Donald Trump is well known for using Twitter to get his message out.
And as we’ll explore today, it’s become an important force in our world of money and market madness.
Because how he uses it can have substantial effects on market prices.
Beware the Trump-tweet phenomenon
A market might be doing brilliantly one day. Look at the Dow Jones, for example. It’s on fire!
But then…Trump gets up in the middle of the night and tweets something that threatens that narrative…and the market can suddenly turn.
Of course, that’s true anyway – there’s always something that can come along and change the narrative of the market…
But the Trump-tweet phenomenon adds another dynamic.
We’ve seen it time and time again over the past two years.
And it’s something one of the world’s oldest and most respected financial institutions has been doing a lot of research into.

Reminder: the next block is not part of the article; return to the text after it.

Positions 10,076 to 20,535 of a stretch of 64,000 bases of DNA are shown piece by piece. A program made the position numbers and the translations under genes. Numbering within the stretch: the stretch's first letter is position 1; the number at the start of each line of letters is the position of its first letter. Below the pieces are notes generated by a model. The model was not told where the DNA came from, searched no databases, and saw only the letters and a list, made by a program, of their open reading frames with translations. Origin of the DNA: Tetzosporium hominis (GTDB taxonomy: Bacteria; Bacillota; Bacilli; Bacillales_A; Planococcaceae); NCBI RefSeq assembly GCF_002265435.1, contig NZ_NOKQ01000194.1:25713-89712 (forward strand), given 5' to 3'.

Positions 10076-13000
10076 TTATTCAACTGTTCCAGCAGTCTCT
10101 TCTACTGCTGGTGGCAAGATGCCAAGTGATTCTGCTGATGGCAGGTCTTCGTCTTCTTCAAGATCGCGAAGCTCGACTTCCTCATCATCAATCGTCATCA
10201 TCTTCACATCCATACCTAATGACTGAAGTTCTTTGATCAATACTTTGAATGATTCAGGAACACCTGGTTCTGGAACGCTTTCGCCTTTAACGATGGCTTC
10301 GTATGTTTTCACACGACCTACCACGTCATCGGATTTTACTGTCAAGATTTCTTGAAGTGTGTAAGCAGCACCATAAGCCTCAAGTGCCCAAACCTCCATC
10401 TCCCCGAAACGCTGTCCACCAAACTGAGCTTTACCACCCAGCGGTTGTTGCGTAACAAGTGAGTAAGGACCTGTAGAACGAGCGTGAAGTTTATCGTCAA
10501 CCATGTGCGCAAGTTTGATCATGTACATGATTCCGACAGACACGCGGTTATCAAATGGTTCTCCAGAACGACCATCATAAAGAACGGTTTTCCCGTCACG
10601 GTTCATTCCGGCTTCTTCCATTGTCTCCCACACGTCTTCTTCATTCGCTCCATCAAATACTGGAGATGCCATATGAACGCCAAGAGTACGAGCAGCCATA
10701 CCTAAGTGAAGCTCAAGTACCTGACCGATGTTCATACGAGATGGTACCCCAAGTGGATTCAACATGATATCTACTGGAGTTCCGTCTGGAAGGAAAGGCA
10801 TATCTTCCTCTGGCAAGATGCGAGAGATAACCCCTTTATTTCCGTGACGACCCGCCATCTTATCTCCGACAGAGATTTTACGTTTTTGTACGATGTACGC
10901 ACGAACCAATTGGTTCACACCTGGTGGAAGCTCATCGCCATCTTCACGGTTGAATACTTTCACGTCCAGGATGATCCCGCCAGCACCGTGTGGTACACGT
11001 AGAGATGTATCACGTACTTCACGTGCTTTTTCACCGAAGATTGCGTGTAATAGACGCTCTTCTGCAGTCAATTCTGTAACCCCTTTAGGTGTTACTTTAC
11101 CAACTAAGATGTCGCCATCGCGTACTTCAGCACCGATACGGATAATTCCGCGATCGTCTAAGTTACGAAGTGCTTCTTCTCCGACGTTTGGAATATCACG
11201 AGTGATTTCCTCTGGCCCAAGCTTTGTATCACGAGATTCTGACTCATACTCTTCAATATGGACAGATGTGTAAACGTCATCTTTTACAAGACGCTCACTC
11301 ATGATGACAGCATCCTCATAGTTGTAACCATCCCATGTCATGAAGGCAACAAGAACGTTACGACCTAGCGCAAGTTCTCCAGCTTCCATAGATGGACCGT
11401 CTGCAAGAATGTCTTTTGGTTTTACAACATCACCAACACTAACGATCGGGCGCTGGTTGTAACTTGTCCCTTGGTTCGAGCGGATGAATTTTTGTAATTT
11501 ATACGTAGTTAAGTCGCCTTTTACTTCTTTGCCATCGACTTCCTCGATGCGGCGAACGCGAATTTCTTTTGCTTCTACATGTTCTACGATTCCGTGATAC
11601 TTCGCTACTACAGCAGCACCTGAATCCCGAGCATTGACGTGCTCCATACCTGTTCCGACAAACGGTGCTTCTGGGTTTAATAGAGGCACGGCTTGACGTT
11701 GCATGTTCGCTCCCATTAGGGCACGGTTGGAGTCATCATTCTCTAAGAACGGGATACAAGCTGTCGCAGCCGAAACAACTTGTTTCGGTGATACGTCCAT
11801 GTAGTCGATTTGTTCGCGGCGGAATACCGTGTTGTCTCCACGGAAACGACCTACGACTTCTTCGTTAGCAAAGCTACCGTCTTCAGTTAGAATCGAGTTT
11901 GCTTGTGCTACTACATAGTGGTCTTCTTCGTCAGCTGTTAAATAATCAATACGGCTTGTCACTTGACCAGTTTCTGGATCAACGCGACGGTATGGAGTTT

They’ve been looking at how to measure Trump’s effect on financial markets.
We’ll take a look at that in a minute. And we’ll think about ways we can protect ourselves from Trump-tweets.
But before we get to that, let’s see how Trump learned to use Twitter to his advantage.
How Trump used Twitter to attract new money
Long before he got the front door key to The White House, he used Twitter as a tool for self-promotion.
His first tweet, in May 2009, urged Americans to tune into a TV show he was on:
A couple of months later he used the platform to stoke excitement about a new book he had out:
And he used it to drum up support for his wife’s business, too:
Back then, Trump wasn’t interested in politics.
It was purely about making money.
But a few years later, when he became serious about running for the Presidential office, Twitter became a major tool for undermining opponents.
Trump’s “Twitter awakening”
According to news website, The Outline, Trump’s real “Twitter awakening” came in July 2011.
That was the date of the first “presidential Twitter Town Hall”.
An online forum where President Obama invited Americans to tweet questions.
The event was moderated by Twitter CEO, Jack Dorsey and the President answered via live webcast.
And it was during this live chat that Donald Trump sent a tweet that more closely resembles the kind of things he sends in 2019…
As The Outline explains: